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‘DSE hopeful of getting capital market friendly budget’

Shakhawat Hossain Sumon
01 Jun 2023 00:00:00 | Update: 01 Jun 2023 00:48:25
‘DSE hopeful of getting capital market friendly budget’

The capital market is a vital part of the country’s economy. Over the past few years, the government has been providing various facilities for the development of the market, which has helped it make visible progress.

However, as the country’s economy continues to grow, the demand for further developing the capital market and making it more investment friendly is also growing.

Hence, the government should give more priority in this regard in the budget for the upcoming fiscal year 2023-24 (FY24), according to Dhaka Stock Exchange’s (DSE) Shareholding Director Sharif Anwar Hossain.

Sharif, who is also the managing director of Md Sahidullah Securities Ltd and former president of the DSE Brokers Association (DBA), made the recommendation while talking to Shakhawat Hossain Sumon of The Business Post recently.

During the interview, he also talked about various other aspects of the capital market and the upcoming budget.

What types of facilities should be given to new companies in the budget?

It is not enough to list any new company. The company must also be a good one, meaning it should have good compliance and business reputation.

All the factors that should be considered in order to list a good company are well known. This is reflected in every budget proposal. However, in reality, good companies want more benefits. The difference in corporate tax rates between listed and unlisted companies should be up to 15 per cent, instead of the seven and a half percent, which is discouraging for good companies.

Listed companies have to conduct business while complying with many rules and regulations. They need to report their business progress to the regulatory body concerned every three months, which includes information on profit distribution.

DSE has proposed reducing the corporate tax rate of listed companies from the existing 20 percent to 15 percent. Many good companies will also be interested in this.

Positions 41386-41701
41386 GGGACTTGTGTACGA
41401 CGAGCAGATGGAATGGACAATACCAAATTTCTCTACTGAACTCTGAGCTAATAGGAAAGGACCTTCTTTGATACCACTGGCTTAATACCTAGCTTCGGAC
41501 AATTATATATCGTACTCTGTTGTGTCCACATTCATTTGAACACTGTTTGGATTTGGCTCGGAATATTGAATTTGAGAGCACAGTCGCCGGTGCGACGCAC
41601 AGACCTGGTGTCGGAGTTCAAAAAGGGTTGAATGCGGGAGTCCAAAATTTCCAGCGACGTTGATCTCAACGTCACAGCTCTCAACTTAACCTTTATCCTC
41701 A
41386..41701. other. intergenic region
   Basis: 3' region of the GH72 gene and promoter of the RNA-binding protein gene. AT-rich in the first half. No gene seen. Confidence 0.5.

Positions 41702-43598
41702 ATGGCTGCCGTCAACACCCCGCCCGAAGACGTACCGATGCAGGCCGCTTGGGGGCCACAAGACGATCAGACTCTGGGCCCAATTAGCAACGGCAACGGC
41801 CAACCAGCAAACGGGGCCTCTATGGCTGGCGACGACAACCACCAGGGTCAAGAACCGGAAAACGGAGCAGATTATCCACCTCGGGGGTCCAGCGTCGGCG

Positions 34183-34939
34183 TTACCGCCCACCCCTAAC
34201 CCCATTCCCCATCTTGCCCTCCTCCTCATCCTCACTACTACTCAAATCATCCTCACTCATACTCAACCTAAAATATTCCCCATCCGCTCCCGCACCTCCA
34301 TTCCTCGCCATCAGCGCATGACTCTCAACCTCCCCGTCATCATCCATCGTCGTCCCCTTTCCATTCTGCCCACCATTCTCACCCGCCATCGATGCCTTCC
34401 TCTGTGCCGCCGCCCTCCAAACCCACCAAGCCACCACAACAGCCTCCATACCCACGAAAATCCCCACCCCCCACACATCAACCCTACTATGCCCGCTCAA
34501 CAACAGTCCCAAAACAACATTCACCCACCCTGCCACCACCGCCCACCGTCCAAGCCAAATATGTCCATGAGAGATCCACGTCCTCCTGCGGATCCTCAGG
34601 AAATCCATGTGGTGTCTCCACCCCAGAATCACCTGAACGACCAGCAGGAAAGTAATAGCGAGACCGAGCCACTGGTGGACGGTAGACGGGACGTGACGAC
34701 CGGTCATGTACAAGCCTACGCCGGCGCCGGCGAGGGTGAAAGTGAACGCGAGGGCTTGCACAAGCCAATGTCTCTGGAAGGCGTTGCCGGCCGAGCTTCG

What are your thoughts on undisclosed money investment?

In the previous budget, various suggestions were made for the development of the capital market but many of those are yet to be implemented.

I think that most of the suggestions made by stakeholders should be reflected in the budget.

The government had previously allowed investment of undisclosed money in the capital market. That opportunity no longer exists. The Chittagong Stock Exchange authorities have called on the government to reintroduce the option of investing black money in the capital market.

I do not want to make any specific suggestion in this regard. But it is proven that undisclosed money boosts the liquidity growth of the capital market. The government can revive the opportunity if it wishes so.

What are your recommendations regarding the bond market?

There are only 10 corporate bonds listed on the DSE at present. A few corporate bonds have been approved and issued under private placement.

The DSE, in a proposal to the National Board of Revenue (NBR), sought tax exemptions to strengthen and popularise the bond market.

If the bond market is strong, institutional investors who now invest in the risky secondary market will switch to invest there.

It has been recommended that profits or interests on the income from all types of bonds, including sukuk, be given tax exemption. This will lure in new investors in the capital market.

The proposal to reduce tax on dividends is long overdue. What is your opinion on the matter?

Presently, the tax levied on dividends is considered a double whammy. Because, first the company paying the dividend pays the company tax. Then, when the dividend goes to the investor, they also have to pay tax on that.

This issue has been brought up in every year’s budget. But in reality, no steps are taken.

The issue has been brought up in the budget proposal for FY24 too. Stakeholders demanded that the tax on dividend income of corporate shareholders be brought down to 10 per cent from the existing 20 per cent.